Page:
U.S. prosecutors Thursday accused Huawei of stealing trade secrets and serving to Iran track protesters in its newest indictment against the Chinese firm, escalating the U.S. conflict with the world’s largest telecom gear manufacturer.
In the indictment, which supersedes one unsealed in 2019 in federal court in Brooklyn, Huawei Technologies Co was charged with planning to steal trade secrets from six U.S. technology firms and to breach a racketeering law used to combat organized crime.
It contains new allegations regarding the firm’s involvement in nations subject to sanctions. Among several accusations, it says Huawei installed surveillance gear in Iran that was used to watch, identify, and detain protesters through the 2009 anti-government demonstrations in Tehran.
America has been pursuing a campaign against Huawei, which it has warned could spy on users for Beijing.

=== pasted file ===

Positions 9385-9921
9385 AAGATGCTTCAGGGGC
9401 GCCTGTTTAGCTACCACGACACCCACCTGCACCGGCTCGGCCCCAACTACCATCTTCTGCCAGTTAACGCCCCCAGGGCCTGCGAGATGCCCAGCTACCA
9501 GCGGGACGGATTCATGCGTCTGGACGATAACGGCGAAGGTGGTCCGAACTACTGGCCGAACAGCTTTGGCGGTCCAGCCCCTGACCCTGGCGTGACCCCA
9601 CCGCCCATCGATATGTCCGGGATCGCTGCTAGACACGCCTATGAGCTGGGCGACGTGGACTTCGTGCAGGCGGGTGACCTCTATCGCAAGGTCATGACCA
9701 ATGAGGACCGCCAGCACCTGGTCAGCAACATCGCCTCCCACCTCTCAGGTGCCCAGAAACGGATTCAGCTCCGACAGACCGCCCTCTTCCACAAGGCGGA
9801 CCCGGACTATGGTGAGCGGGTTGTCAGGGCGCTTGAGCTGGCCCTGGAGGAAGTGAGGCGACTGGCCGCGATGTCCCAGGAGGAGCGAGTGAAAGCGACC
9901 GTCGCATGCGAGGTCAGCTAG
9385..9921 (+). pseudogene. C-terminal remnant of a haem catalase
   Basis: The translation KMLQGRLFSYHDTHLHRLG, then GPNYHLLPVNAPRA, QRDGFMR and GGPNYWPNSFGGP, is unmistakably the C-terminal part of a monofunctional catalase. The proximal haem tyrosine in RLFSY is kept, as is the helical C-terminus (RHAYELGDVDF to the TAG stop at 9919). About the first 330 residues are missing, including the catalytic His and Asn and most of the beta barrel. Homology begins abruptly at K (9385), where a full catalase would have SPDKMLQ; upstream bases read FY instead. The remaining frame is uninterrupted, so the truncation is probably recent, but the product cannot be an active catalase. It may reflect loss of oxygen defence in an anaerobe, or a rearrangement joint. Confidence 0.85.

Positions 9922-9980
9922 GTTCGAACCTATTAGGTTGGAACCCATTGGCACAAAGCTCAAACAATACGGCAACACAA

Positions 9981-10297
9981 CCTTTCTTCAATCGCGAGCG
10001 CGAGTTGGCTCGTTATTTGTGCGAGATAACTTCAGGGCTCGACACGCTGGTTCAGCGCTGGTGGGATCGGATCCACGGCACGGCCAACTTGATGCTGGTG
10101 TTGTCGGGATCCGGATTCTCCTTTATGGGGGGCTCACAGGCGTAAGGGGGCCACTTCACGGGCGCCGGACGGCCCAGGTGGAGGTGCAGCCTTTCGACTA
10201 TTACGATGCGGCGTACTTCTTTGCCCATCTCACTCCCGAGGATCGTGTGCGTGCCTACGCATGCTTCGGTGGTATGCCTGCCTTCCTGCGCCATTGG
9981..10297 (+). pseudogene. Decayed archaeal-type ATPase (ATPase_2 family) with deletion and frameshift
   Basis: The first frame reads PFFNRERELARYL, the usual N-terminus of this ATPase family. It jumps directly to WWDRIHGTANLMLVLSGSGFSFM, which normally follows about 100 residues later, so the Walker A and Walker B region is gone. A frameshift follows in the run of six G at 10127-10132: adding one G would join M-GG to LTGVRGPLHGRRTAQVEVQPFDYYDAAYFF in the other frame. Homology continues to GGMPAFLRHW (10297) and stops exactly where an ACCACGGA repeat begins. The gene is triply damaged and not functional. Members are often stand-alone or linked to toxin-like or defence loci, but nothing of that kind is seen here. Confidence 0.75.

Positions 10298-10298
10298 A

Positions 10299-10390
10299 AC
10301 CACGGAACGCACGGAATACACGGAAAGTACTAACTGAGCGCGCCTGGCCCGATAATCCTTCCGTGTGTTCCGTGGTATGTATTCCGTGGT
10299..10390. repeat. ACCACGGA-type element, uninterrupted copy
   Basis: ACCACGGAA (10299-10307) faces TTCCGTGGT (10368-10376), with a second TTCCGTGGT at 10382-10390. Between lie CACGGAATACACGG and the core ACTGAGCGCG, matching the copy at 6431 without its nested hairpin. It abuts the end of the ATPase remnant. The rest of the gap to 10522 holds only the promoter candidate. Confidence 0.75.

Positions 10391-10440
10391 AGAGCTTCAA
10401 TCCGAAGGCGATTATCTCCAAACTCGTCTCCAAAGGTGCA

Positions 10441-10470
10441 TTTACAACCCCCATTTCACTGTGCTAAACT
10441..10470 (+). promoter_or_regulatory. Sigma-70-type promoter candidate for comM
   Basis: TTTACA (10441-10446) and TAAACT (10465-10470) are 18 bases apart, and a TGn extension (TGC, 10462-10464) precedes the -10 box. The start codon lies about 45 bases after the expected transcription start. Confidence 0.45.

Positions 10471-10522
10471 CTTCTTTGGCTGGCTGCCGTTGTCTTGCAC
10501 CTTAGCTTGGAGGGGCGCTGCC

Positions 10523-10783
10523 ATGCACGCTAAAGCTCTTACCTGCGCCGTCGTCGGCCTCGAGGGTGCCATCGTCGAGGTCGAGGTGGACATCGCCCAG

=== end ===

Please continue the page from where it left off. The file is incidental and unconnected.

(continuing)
Washington placed the corporate on a trade blacklist in 2019, citing national security concerns.
The indictment is “part of an effort to irrevocably harm Huawei’s popularity and its business for reasons associated with competition rather than law enforcement,” Huawei mentioned in a statement.
Huawei pleaded not guilty to the earlier indictment dropped against a Chinese tech giant last January, which charged it with wire fraud, breaching sanctions against Iran, and obstructing justice.
Its chief financial officer (CFO) Meng Wanzhou was arrested in December 2018 in Canada on charges in that indictment, inflicting a turmoil in China and a chill in Canadian-Chinese relations.